A Charm Against the Language of Politics Say over and over the names of things, the clean nouns: weeping birch, bloodstone, tanager, Banshee damask rose. Read field guides, atlases, gravestones. At the store, bless each apple by kind: McIntosh, Winesap, Delicious, Jonathan. Enunciate the vegetables and herbs: okra, calendula. Go deeper into the terms of some small landscape: spiders, for example. Then, after a speech on compromising the environment for technology, recite the tough, silky structure of webs: tropical stick, ladder web, mesh web, filmy dome, funnel, trap door. When you have compared the candidates’ slippery platforms, chant the spiders: comb footed, round headed, garden cross, feather legged, ogre faced, black widow. Remember that most short verbs are ethical: hatch, grow, spin, trap, eat. Dig deep, pronounce clearly, pull the words in over your head. Hole up for the duration.
On the Blog
Politics can divide more often than unite. But, deep involvement in the civic sphere doesn't mean we have to sacrifice empathy and civility.
On the Blog
Whether to persevere or to surrender often determines the story of our lives. The question is knowing when to hang on and when to let go. A look at the common conundrum that results when life causes tension between two virtues.
The Philippine-Catholic ritual of pabasa reveals the power of song to reacquaint us with tradition, bridge superficial divides, and connect us through the kinship of our imperfections.
To turn down an opportunity seems counterintuitive. But how can we transform an excess of asks into opportunities for other people to shine? A column on living the less-harried life that "keeps us weighted down with self-importance."
The paths we walk through life can be rife with obstacles, some small and others that seem unsurmountable. A few reminders we're not alone in our struggles, and that nurturing our connection with those around us can help us thrive in this complex world.
The ego must die in order for love to rise. Omid Safi with a praise song for the maturing face of love.
What makes each child unique cannot be measured or scored. A nourishing story from a school principal on the "many ways of being smart" and testing children.
Watch the live video stream of Krista Tippett speaking about the mystery and art of living with poet Christian at Yale University's Battell Chapel on November 3rd!
Many seek the unique freedom only found in nature's wide open spaces. A multimedia sculptor and photographer explores the roots of her artistic creations in her intimate connection with nature's “unknowable infinity.”
Too often, we confuse love with attachment. Sharon Salzberg on striking a balance between needing and a generosity of the heart — for ourselves, for all beings, for life itself.
An affirmation of presence, a victory of joy, a connection maintained: these are the things a young mother observes in her elderly next door neighbors, as a husband gently tends to his wife in her final days. A beautiful account of what love truly looks like.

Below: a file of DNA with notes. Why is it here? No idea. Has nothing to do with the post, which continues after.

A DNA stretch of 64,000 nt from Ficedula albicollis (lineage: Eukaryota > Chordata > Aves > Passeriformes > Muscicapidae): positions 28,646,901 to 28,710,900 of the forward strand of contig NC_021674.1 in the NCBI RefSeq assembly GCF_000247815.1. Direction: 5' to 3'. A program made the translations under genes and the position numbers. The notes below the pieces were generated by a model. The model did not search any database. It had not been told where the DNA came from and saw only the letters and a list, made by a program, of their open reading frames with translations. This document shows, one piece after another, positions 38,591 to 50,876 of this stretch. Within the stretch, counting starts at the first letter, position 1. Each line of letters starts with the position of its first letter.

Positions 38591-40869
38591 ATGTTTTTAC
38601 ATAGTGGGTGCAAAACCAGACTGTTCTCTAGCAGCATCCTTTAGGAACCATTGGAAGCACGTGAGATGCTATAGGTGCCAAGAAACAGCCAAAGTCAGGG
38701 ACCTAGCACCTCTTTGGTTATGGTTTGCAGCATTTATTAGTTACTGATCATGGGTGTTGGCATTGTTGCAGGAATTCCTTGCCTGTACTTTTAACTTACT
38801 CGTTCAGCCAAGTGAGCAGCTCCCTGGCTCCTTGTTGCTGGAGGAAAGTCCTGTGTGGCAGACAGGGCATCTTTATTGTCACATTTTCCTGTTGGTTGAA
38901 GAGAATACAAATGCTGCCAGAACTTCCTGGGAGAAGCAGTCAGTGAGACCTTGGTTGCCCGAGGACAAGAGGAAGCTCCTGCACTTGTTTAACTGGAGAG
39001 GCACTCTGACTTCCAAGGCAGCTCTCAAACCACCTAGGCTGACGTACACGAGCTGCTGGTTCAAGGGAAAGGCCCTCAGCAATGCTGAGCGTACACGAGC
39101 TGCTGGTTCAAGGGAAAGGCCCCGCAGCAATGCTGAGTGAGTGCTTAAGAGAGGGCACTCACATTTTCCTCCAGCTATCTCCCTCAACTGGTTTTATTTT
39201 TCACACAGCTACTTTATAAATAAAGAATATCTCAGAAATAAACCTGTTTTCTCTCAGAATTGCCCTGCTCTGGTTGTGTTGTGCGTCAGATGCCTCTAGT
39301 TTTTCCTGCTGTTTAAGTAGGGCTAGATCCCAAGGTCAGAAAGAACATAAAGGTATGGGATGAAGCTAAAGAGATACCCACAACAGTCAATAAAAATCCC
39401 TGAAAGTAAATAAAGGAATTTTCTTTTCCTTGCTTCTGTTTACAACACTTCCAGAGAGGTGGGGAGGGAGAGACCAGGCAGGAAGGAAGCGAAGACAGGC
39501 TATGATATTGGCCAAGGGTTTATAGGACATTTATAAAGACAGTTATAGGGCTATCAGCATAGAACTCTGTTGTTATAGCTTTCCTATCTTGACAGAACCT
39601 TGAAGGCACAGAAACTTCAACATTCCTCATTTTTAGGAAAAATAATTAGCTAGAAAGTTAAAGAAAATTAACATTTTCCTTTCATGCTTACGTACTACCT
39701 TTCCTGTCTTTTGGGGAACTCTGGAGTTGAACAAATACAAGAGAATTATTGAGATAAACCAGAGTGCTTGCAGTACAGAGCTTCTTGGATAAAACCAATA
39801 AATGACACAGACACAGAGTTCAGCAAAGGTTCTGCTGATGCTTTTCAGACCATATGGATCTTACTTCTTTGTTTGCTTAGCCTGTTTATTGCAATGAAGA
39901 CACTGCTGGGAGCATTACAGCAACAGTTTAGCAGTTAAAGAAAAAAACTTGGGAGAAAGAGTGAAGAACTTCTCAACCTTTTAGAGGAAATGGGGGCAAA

Can the process of grieving go on too long? Especially when you write about it for a living? Jane Gross on her bout with understanding death's unsettled trajectory.
Civilizations elevate the best in cultures and people. A composer encourages us to rethink the phrase "clash of civilizations" and, by definition, civilization can only fuel human flourishing.
In the absence of a religious tradition, is there a fundamental need for prayer? Courtney Martin on finding comfort in praying to her late, burly grandfather rather than a god to whom she couldn't relate.
There's an elephant in the interfaith dialogue room. Omid Safi with a critical look at the uneven speaking field in America for Muslims and how the politics of Palestine/Israel shapes and affects Abrahamic interfaith dialogue.
Alain de Botton's short piece of writing on love and loneliness is elegantly handled in this animated short by Hannah Jacobs and Lara Lee.
In response to Courtney Martin's letter, Parker Palmer corresponds with his dear friend about the uncertainty of life. A contemplation on the value of being vulnerable and open to supportive friends.
A mix of selected essays and posts on the magic and mystery of making, the art of family communication, and murmurations on a pond.
Virtual reality technology is hinting at new possibilities, including the unexpected potential of “VR” to shape our inner lives, identities, and values — and lead to a fuller appreciation of the lives we have.
For those who feel weary of the journey, Kristen Graves names "the grace in struggle," wrapped in the image of an ever flowing river. Our Monday Evening Melody for this autumn day.
To always be a beginner is frustrating to many of us. What if we embraced this as a choice rather than a deficiency? Sharon Salzberg on sticking it out and the right effort of beginning again.
The KonMari method includes the simple act of asking the question, "Does this spark joy?" A woman testifies to the transformational potential of creating an organized, mindful space.
The journey through cancer is one of hard-earned lessons about everyday living. Mark Nepo shares a dream about a rickety bridge and his insights into the unknown other — and how we might allow the stranger to inhabit our lives and the unexpected wholeness it brings.
Courtney Martin reclaims the lost art of letter writing with this epistolary correspondence to Parker Palmer about purpose and how we can seize it while still acting with integrity.
What would it take for us to look under the skin of happiness and make haste to being whole? Rather than looking to the self-help aisle, where might we look?